Edgar Martinez: A great career, but not worthy of Hall of Fame
Times reporter Geoff Baker says former Mariners designated hitter Edgar Martinez had a great career, but not good enough to earn entry into the Hall of Fame.
Seattle Times staff reporter
Edgar Martinez gets another crack at the Hall of Fame on Wednesday and I'll once again not be voting for him.
Martinez had a great career as a designated hitter. I just don't think it was a Hall of Fame career. For one thing, he didn't reach any of the milestones like 500 home runs, or 3,000 hits, that typically indicate sustained excellence.
And while Martinez obviously put up superb "rate stats" like a .312 career batting average, .418 on-base percentage (OBP) and .515 slugging percentage, the time he sustained them makes him a borderline candidate. Tack on that he was primarily a DH and did not subject his body to the same everyday wear and tear as his fielding contemporaries, and I just can't give him the nod.
My biggest problem with Martinez's candidacy is what we, as voters, are being asked to overlook.
We're asked to ignore that he hit only 309 home runs, while compiling 2,247 hits in a slugging era. Both are great totals, but fall short of most surefire Hall of Famers.
Then, we're told to ignore that Martinez's body wasn't put through the rigors of playing the field. Before being made a DH, Martinez played only 131 games combined in 1993 and 1994 because he was wearing down as a third baseman.
For those who argue it's not easy for a DH to hit when struggling to stay warmed up between at-bats, I'll counter that it's tougher to hit with arthritic knees or back spasms caused by fielding a position nine innings per night over a 162-game schedule.
Just imagine, for a moment, how high the bar might be raised for Hall of Fame entry if every batter got to extend his career by several seasons through a healthier body.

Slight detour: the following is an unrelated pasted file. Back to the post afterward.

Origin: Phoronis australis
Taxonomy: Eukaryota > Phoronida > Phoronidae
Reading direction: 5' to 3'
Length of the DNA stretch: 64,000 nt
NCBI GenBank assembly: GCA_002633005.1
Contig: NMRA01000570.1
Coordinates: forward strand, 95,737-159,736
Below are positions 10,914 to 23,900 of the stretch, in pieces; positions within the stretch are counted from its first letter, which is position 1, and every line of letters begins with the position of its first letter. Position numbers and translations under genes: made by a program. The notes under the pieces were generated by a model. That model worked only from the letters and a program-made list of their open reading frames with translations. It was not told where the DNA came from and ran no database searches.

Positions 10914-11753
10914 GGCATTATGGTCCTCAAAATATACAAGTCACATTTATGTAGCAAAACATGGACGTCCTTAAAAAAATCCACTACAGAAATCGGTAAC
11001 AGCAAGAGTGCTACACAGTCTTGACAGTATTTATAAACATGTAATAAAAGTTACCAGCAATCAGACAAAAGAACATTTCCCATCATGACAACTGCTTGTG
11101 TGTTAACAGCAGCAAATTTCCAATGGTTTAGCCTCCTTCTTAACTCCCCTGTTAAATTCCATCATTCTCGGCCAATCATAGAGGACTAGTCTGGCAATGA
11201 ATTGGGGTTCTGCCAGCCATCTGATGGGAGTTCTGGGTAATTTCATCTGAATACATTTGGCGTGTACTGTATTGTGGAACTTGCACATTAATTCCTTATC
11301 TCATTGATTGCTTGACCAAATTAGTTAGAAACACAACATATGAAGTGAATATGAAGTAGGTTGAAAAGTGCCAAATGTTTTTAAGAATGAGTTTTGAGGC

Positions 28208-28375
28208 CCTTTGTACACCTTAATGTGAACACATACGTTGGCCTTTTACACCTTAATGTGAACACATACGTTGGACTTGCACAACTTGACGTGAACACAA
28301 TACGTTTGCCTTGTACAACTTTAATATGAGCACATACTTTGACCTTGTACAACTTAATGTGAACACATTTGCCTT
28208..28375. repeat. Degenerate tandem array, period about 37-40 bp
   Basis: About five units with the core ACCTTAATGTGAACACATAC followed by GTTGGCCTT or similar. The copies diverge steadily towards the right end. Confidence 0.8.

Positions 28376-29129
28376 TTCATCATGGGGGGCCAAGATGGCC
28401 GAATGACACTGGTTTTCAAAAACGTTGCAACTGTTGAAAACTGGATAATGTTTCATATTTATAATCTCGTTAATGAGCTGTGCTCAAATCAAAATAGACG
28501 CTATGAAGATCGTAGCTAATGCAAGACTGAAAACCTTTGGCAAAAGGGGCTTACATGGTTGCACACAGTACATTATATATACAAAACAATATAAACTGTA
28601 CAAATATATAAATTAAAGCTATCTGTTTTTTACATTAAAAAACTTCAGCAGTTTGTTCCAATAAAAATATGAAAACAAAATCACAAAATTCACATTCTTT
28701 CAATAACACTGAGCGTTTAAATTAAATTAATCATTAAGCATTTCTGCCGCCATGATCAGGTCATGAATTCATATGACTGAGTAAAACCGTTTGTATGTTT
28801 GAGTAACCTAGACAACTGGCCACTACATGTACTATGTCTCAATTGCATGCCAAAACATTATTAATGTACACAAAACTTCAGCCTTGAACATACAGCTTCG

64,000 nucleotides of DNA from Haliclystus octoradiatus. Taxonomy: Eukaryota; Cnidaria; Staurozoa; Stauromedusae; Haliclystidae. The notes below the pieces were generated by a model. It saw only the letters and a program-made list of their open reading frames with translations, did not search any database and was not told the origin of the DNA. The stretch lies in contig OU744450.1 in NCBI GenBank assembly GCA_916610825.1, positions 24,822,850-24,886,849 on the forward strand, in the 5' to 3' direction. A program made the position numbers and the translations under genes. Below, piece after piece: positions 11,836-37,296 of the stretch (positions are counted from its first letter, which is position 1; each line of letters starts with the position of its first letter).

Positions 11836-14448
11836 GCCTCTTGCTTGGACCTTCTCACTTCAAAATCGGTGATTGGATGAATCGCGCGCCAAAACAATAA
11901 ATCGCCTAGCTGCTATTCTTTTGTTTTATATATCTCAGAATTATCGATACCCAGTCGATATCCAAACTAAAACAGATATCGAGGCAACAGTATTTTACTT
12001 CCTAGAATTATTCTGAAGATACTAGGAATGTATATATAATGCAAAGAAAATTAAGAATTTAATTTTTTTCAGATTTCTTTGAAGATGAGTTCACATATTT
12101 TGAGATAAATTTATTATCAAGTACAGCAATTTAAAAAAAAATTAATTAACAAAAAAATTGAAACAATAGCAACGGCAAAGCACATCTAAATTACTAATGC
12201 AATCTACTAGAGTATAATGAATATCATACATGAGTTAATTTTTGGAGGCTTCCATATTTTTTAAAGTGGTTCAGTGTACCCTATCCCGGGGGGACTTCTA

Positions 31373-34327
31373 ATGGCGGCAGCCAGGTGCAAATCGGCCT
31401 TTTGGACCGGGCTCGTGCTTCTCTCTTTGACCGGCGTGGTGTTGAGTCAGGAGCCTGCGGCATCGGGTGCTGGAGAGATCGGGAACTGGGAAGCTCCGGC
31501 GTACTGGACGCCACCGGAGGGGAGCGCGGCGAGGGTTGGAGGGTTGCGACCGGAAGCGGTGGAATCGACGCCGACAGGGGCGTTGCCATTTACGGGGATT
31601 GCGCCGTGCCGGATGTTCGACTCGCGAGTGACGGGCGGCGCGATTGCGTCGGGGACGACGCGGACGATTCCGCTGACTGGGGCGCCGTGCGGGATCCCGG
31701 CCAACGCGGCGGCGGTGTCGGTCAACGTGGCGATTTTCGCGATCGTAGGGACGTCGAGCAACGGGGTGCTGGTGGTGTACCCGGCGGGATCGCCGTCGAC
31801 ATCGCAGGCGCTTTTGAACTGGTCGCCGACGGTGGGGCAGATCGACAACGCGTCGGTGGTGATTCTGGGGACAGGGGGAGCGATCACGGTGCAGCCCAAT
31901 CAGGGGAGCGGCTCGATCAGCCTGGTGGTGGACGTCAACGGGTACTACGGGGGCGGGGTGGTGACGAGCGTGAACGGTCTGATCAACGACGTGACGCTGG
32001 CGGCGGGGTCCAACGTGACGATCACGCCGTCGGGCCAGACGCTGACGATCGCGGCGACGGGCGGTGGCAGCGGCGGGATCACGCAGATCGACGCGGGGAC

Even if we ignore this entire line of reasoning, as voters are being asked to, we're still left with Martinez lacking any big-hitting milestones. His "rate stats" are strong, as we've mentioned. But then we've got the longevity issue.
One statistic I've seen trotted out is that only 12 batters eligible for the Hall of Fame have ever had at least 8,500 plate appearances and a career batting average of .300, an OBP of .400 and a slugging percentage of .500.
Martinez is one of those players and the other 11 all got into Cooperstown.
But this fantastic stat omits that many of those other players had much better numbers than Martinez. Eight of the 11 had slugging marks of .550 or higher, seven had batting averages of at least .330 and nine had at least 1,000 more plate appearances.
Six of them hit at least 500 home runs, three others had at least 3,000 hits.
So, while Martinez is on the fringes of the list, he doesn't really have the same all-around numbers.
Martinez is similar to another slugger who didn't make the list because he had only 8,000 plate appearances instead of 8,500. Larry Walker posted a career .313 average, .400 OBP and .565 slugging percentage while hitting 74 more home runs than Martinez.
But Walker, just like Martinez, is a borderline candidate. I did not vote for Walker, either.
And that's the tough part about relying on "rate stats". If they're the same as another borderline guy, with little else brought to the table, it can doom the candidacy.
Albert Belle had a .933 on-base-plus slugging percentage, identical to Martinez's career mark. Martinez arguably had a few more excellent seasons, but Belle played the field, hit more home runs and averaged more hits per season.
In the end, Belle lasted just two years on the Hall of Fame ballot before falling below the 5 percent threshold.
The trouble is figuring out where the minimal threshold for longevity is in order to get serious "rate stat" consideration. Is it 8,500 plate appearances, or more like 9,500, which bumps Martinez from the debate? Maybe it's 8,000 plate appearances like Walker had, or can go as low as the 6,500 by Belle?
Candidates hoping for easy election have tended to need some type of "counting" or "milestone" stats. Paul Molitor spent much time as a DH, had ballpark-factored "rate stats" slightly lower than Martinez, but got voted in because of 3,319 hits.
Average 200 hits for 15 seasons and nobody's going to question the longevity of your excellence and will be likely to forgive the DH equation.
With Martinez, there just isn't enough. He's got "rate stats" more comparable to borderline candidates than Babe Ruth or Lou Gehrig, but spent most of his time as a DH and has none of the traditional milestone stats.
A great career, but it falls just short.
Geoff Baker: 206-464-8286 or email@example.com.
Read his daily blog at www.seattletimes.com/Mariners